4) Development Misconception
There are several reasons as to why kids play so many games per year now. Chief among them is the misconception that kids develop more in games than they do in practice. I can’t understand the logic behind this view, considering the fact that you’re on the ice less in a game than in practice, are handling pucks less, shooting less and are limited in what you are able to do to expand your skill set.
I think of learning and developing in hockey in the same way a student learns and develops in school. Everyday school setting, hands on work allows kids to expand their minds, make mistakes and build confidence in a controlled setting. This is the equivalent to a hockey practice. If everyday class work is practice, that would make a test a game. If games are better for the development of a hockey player, should we adjust our schooling system to have more tests and less class-work? No. Everyday teaching and classwork prepares students for tests, which provide checkpoints in the overall development process by measuring results. This ultimately determines the efficiency of the preparation process. Hockey is no different. If a player is improperly prepared to compete, their performance in games will suffer. If everyone is unprepared to compete, the overall result is a weaker product.
How to Fix the System:
If it were up to me, kids would play less games and would practice more. In 2011-12, Connor McDavid played 88 games during his minor midget season with the Toronto Marlboros AAA team, not including spring or summer tournaments. 88 games! That’s more than NHL players play in a regular season and more than he ended up playing the next season with the OHL’s Erie Otters.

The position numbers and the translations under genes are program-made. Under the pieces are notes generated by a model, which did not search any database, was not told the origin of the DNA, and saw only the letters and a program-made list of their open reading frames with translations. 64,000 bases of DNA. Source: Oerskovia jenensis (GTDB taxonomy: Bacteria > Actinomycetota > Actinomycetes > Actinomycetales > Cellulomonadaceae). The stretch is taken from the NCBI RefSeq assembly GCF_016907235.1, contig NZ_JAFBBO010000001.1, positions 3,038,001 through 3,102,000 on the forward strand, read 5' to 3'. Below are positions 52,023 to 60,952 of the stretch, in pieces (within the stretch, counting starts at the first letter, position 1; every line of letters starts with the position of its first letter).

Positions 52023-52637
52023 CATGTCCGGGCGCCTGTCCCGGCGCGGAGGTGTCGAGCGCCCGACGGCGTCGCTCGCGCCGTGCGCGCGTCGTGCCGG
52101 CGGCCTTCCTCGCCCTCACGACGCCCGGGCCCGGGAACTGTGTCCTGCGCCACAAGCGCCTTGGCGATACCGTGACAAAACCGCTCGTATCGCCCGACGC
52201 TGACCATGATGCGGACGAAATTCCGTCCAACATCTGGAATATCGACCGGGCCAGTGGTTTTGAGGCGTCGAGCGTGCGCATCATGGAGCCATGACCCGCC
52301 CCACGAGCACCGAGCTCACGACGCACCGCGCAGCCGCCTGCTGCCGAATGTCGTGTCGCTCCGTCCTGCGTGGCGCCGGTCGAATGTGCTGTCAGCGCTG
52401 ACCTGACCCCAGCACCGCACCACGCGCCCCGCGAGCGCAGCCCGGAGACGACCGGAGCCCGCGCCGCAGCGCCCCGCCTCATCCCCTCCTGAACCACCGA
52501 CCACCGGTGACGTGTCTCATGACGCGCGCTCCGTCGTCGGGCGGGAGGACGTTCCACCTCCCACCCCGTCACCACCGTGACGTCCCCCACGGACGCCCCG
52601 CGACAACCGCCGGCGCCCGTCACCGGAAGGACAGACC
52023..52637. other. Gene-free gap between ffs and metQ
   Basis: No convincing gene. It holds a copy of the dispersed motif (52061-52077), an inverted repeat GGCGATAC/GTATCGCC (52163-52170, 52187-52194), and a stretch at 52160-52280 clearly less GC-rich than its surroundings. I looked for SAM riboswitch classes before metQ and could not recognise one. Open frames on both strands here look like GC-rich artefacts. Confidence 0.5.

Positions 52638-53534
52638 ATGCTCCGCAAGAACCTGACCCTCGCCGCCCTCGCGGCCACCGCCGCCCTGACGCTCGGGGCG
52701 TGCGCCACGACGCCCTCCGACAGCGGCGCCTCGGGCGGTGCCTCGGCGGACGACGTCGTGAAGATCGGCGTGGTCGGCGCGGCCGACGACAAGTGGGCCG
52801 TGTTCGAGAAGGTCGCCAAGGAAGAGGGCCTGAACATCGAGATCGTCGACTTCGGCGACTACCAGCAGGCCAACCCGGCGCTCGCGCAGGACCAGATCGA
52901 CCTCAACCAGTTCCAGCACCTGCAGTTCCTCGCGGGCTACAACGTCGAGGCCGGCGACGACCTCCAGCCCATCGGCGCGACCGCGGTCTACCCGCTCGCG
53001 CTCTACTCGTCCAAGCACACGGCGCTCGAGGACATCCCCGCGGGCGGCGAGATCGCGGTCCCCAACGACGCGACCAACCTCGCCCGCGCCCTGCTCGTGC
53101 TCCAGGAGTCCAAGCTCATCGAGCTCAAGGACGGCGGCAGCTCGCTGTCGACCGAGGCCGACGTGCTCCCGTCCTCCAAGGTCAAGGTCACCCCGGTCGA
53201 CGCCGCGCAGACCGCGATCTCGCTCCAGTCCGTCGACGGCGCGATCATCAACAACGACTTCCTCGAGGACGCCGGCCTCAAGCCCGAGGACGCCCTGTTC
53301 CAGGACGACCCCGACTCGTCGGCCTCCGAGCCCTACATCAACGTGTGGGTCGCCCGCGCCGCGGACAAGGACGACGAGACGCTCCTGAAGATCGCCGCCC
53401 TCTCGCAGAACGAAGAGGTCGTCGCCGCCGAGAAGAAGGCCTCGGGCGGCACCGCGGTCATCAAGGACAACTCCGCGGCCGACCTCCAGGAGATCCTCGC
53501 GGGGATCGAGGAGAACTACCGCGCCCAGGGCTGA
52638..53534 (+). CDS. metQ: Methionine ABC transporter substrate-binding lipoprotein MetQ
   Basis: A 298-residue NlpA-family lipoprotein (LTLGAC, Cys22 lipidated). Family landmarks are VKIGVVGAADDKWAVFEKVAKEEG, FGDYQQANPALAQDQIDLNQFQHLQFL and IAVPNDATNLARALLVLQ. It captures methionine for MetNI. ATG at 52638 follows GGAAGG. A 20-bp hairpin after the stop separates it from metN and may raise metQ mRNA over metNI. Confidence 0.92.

Connor McDavid’s Split (Midget AAA to the OHL):
Team League GP G A PTS
2011-12 Toronto Marlboros AAA Min. Midget 88 79 130 209
2012-13 Erie Otters OHL 63 25 41 66
There is no reason why a 12, 13 or 14-year-old kid should be playing 88 hockey games in a season. My recommendation would be to scale back the number of games to about 40, reduce the amount of tournaments entered, and increase the number of practices. While increasing the practice numbers, I would spend more time on specialization and teaching the finer aspects of the game that are going to help kids become more efficient and complete players. In turn, this would reduce the amount of money spent on renting buses, meals on the road, hotels, paying officials, and the administrative costs of scheduling and booking ice for games and tournaments.
A reduction in overall games and tournaments fosters a better learning environment, creates less pressure on time management, creating a better balance, and reduces the overall cost to participate—expanding the overall talent pool to select from. You never know if the next Gretzky is going to come from a family at the top of the socio-economic scale or the bottom. Pricing the majority of the populace out of the sport drastically reduces the overall talent pool.